Beyond the Call PDF/EPUB Â Beyond the PDF/EPUB or

Beyond the Call ➶ Beyond the Call Free ➬ Author Lee Trimble – Near the end of World War II thousands of Allied ex POWs were abandoned to wander the war torn Eastern Front modern day Ukraine With no food shelter or supplies they were an army of dying menThe Red A Near the end of World War II thousands of Allied ex POWs were abandoned to wander the war torn Eastern Front modern day Ukraine With no food shelter or supplies they were an army of dying menThe Red Army had pushed the Nazis out of Russia As they advanced across Poland the prison camps of the Third Reich were discovered and liberated In defiance of humanity the freed Allied prisoners were Beyond the PDF/EPUB or discarded without aid The Soviets viewed POWs as cowards and regarded all refugees as potential spies or partisansThe United States repeatedly offered to help recover their POWs but were refused With relations between the allies strained a plan was conceived for an undercover rescue mission In total secrecy the OSS chose an obscure American air force detachment stationed at a Ukrainian airfield; it would provide the base and the cover for the operation The man they picked to undertake it was veteran th Air Force bomber pilot Captain Robert TrimbleWith little covert training already scarred by the trials of combat Trimble took the mission He would survive by wit courage and a determination to do some good in a terrible war Alone he faced up to the terrifying Soviet secret police saving hundreds of lives At the same time he battled to come to terms with the trauma of war and find his own way home to his wife and childOne ordinary man One extraordinary mission A thousand lives at stakeThis is the compelling inspiring true story of an American hero who laid his life on the line to bring his fellow men home to safety and freedomINCLUDES PHOTOS.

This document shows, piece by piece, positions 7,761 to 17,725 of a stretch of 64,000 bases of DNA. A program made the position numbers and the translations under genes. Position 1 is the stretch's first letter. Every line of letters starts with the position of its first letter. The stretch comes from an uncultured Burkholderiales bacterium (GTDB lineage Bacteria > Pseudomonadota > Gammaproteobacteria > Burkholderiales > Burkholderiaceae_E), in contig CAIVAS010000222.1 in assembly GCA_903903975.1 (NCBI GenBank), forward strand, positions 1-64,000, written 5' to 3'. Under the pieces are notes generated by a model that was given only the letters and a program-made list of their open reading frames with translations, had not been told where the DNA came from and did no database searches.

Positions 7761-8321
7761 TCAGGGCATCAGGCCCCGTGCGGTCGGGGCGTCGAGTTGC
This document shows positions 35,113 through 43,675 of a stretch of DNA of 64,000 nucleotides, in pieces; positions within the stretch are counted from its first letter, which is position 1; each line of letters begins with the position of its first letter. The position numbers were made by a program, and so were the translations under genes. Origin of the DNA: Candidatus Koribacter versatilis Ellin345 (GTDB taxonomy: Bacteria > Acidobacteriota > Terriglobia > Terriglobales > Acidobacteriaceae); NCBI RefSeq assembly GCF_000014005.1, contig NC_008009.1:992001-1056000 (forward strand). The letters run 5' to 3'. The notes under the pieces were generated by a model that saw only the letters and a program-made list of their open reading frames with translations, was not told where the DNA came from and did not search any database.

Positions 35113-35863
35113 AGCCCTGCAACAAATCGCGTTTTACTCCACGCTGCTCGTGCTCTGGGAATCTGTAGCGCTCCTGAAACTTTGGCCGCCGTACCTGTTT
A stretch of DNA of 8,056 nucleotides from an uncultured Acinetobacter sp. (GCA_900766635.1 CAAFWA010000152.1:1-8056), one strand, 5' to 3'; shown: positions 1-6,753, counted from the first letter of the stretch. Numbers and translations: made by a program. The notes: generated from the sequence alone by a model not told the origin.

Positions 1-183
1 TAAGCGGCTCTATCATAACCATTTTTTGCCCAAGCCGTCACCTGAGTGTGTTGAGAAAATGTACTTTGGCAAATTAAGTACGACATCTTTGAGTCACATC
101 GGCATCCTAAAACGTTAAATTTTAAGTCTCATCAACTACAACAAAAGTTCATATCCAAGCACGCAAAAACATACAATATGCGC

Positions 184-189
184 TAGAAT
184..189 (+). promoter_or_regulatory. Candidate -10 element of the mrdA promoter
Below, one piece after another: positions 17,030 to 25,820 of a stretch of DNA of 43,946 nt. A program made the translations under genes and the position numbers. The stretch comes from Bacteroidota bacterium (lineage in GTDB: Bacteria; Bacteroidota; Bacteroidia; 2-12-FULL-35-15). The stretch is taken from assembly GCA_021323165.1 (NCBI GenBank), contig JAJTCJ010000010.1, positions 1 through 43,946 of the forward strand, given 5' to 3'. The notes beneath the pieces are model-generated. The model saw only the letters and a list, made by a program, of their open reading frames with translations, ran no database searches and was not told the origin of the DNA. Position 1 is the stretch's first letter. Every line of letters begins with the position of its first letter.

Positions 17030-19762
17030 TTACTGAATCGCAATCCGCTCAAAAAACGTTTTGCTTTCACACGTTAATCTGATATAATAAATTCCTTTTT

• Hardcover
  • 352 pages
  • Beyond the Call
  • Lee Trimble
  • 01 October 2014
  • 9780425276044

10 thoughts on “Beyond the Call

  1. April April says:

    Robert Trimble was offered a position to fly downed planes away from the front lines of WW2 but instead he was thrown into Poland to rescue POWs At the time Russia was in control of Poland and they didn't believe in POWs They killed thousands of their own POWs Meanwhile Auschwitz and other concentration camps were being liberated through out Poland and this was causing a major refugee crisis that Russia ignored or treated them as spies Trimble discusses the difficulties that he had in Russia and PolandThe book was informative and sad Overall the book was an important story to tell about the Russia and US relationship during WW2

  2. Mikey B. Mikey B. says: